Welcome to the Second Sunday in Lent, which also happens to be St. Patrick’s Day. Except for major feasts of Our Lord, whenever a saint’s feast day falls on a Sunday, it is transferred to the next day. So, in the church’s mind, St. Patrick’s day is celebrated tomorrow (in case you want to wear your “Kiss Me I’m Irish” shirt tomorrow also). This is because Sunday is always a major feast of the Resurrection. Every Sunday is Easter Sunday, in other words. As awesome as St. Pat is, he doesn’t hold a candle to the glorious resurrection of our Lord and Savior. It also means that while it is a Sunday IN Lent, it is not really a Sunday OF Lent, because Sunday is always Easter. In fact, the 6 Sundays that occur during the season of Lent are not counted in the 40 days of Lent. Do with that information what you will.
After today’s 10AM service we are holding an Anglican Prayer Bead workshop in the Memorial Room. Let me tell you about prayer beads. First, it is interesting to note that the English word “bead” descends from the medieval Old English word “bede,” which means “prayer.” This testifies to how important prayer beads have been to the spiritual lives of many.
They are an aid to help us focus in prayer. Being human means that we are spiritual and physical beings. Many of us find it helpful, then, to have physical components to our spiritual prayer. Prayer beads give our hands something to do, which somehow frees up some mental and emotional space and helps to focus and concentrate our prayer. Body, mind, and spirit are connected in mysterious ways.
This embodied, contemplative practice of using objects to count prayers is very old—probably first developed in the Hindu religion over 5,000 years ago. Many major world religions have their own version of prayer beads. In the earliest days of Eastern Christian monasticism, monks used pebbles to count their prayers. This practiced developed over time (4thand 5thcenturies) into beaded or knotted ropes that monks would hold and use to count their prayers. Made out of wool, and tied with a special (and very complicated) knot, prayer ropes (commonly called after their Russian name “chotkis) are still very much in use in the Eastern Christian world. The prayer used most often with these prayer ropes is called the Jesus Prayer: “Lord Jesus Christ, Son of God, have mercy on me, a sinner.” This prayer is based on several passages form the Gospels, mainly from Luke 18:38 when a blind man outside Jericho cries out to Jesus as he passes by: “Jesus, Son of David, have mercy on me.”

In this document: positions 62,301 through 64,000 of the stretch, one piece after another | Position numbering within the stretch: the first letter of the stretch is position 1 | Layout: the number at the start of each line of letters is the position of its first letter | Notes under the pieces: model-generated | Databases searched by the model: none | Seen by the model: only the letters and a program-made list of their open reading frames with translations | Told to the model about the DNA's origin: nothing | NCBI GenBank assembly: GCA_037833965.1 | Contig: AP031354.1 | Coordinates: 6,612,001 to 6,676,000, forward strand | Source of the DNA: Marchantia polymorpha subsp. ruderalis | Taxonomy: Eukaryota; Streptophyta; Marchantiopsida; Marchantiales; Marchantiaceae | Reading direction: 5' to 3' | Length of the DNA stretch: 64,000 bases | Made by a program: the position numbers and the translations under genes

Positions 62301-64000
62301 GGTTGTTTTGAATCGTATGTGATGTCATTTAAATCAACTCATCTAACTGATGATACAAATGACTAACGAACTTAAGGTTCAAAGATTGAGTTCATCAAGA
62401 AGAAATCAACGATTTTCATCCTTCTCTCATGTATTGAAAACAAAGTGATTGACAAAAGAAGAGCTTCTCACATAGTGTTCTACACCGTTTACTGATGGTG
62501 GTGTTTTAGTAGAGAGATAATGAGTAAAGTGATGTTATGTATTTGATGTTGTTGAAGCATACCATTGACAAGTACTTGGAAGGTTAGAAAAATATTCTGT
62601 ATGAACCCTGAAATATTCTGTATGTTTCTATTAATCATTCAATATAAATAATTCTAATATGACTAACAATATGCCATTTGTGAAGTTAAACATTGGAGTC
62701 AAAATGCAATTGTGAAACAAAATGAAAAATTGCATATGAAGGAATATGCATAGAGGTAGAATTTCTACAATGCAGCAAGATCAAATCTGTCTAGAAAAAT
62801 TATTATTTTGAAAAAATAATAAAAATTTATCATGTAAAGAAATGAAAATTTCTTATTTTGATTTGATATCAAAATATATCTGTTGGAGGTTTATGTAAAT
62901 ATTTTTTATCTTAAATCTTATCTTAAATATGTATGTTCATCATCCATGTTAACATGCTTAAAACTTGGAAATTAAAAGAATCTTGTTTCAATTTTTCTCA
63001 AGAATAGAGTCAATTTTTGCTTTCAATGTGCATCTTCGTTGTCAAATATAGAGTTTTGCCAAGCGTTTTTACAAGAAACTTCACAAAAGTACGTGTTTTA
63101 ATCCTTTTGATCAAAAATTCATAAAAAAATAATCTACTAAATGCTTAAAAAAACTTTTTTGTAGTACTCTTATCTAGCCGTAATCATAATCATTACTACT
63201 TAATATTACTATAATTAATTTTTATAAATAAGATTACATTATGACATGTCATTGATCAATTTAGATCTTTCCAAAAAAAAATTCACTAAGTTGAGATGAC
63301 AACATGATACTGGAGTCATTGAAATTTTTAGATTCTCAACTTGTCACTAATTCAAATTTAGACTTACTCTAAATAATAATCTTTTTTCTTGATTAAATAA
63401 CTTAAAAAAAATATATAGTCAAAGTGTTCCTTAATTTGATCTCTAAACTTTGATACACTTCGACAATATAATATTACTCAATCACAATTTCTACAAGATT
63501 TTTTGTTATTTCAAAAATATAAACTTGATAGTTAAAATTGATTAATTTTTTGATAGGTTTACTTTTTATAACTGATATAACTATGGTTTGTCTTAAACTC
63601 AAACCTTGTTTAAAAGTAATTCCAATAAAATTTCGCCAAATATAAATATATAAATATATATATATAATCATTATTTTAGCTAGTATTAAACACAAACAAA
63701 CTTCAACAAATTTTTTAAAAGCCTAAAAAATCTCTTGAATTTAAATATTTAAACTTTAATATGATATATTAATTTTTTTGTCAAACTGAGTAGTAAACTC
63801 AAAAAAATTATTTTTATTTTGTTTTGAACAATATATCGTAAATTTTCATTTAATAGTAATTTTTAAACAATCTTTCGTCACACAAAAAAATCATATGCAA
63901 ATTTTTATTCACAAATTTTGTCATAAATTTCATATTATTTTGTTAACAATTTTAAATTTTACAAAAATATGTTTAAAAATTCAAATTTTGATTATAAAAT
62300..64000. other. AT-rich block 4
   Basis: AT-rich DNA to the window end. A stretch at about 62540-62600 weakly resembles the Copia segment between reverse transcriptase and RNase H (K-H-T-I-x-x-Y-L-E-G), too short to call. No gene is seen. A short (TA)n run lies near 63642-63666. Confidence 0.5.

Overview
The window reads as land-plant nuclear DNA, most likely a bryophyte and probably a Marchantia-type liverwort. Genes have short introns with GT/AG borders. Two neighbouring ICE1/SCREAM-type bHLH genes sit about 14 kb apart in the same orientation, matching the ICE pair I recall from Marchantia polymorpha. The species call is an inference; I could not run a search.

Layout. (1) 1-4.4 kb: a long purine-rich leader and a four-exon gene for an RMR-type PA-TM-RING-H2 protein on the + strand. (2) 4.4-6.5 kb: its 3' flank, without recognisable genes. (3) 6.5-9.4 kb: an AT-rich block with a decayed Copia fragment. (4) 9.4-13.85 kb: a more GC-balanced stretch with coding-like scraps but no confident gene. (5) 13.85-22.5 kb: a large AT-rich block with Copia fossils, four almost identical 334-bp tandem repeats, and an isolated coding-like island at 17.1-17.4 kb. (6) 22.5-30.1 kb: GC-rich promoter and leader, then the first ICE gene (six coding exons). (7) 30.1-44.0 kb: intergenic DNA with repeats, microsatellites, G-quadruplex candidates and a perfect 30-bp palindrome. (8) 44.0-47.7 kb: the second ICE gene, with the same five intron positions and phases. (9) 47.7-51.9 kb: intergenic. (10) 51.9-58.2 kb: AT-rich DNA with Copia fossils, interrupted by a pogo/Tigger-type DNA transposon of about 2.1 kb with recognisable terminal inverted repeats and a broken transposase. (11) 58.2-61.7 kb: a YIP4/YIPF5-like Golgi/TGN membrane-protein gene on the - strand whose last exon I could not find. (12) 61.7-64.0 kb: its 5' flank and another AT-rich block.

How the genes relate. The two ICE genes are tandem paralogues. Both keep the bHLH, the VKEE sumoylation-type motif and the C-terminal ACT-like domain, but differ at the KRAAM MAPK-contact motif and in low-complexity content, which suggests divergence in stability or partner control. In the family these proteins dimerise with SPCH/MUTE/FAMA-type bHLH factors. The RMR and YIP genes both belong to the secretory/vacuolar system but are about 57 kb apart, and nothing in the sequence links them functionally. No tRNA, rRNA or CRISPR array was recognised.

In the West, this practice showed up first in Ireland, in the 9thcentury monastic communities of St. Columba. It spread throughout Europe and developed in the later middle ages into the Rosary—the “rose garden”, that is still in common use by Roman Catholics, as well as Anglicans and even a Lutheran or two. The traditional use of the Rosary calls for three main prayers: the “Hail Mary” (derived mostly from several passage of the Gospel of Luke chapter 1), the Lord’s Prayer, and the “Glory Be” (Glory be to the Father, the Son, and the Holy Spirit…).
Sometime in the 1980s an Episcopal priest along with the contemplative prayer group at her parish, developed a simplified version of the Rosary. They called it the Anglican Rosary. It uses 33 beads to signify the 33 years of Jesus’ life. Diverse prayers have been used with the Anglican Rosary, but they have always been closely derived or inspired by Scripture (as, indeed, all the prayers mentioned so far have been). Our workshop is going to be fun for all ages. This is a great way to teach children about prayer. See you there!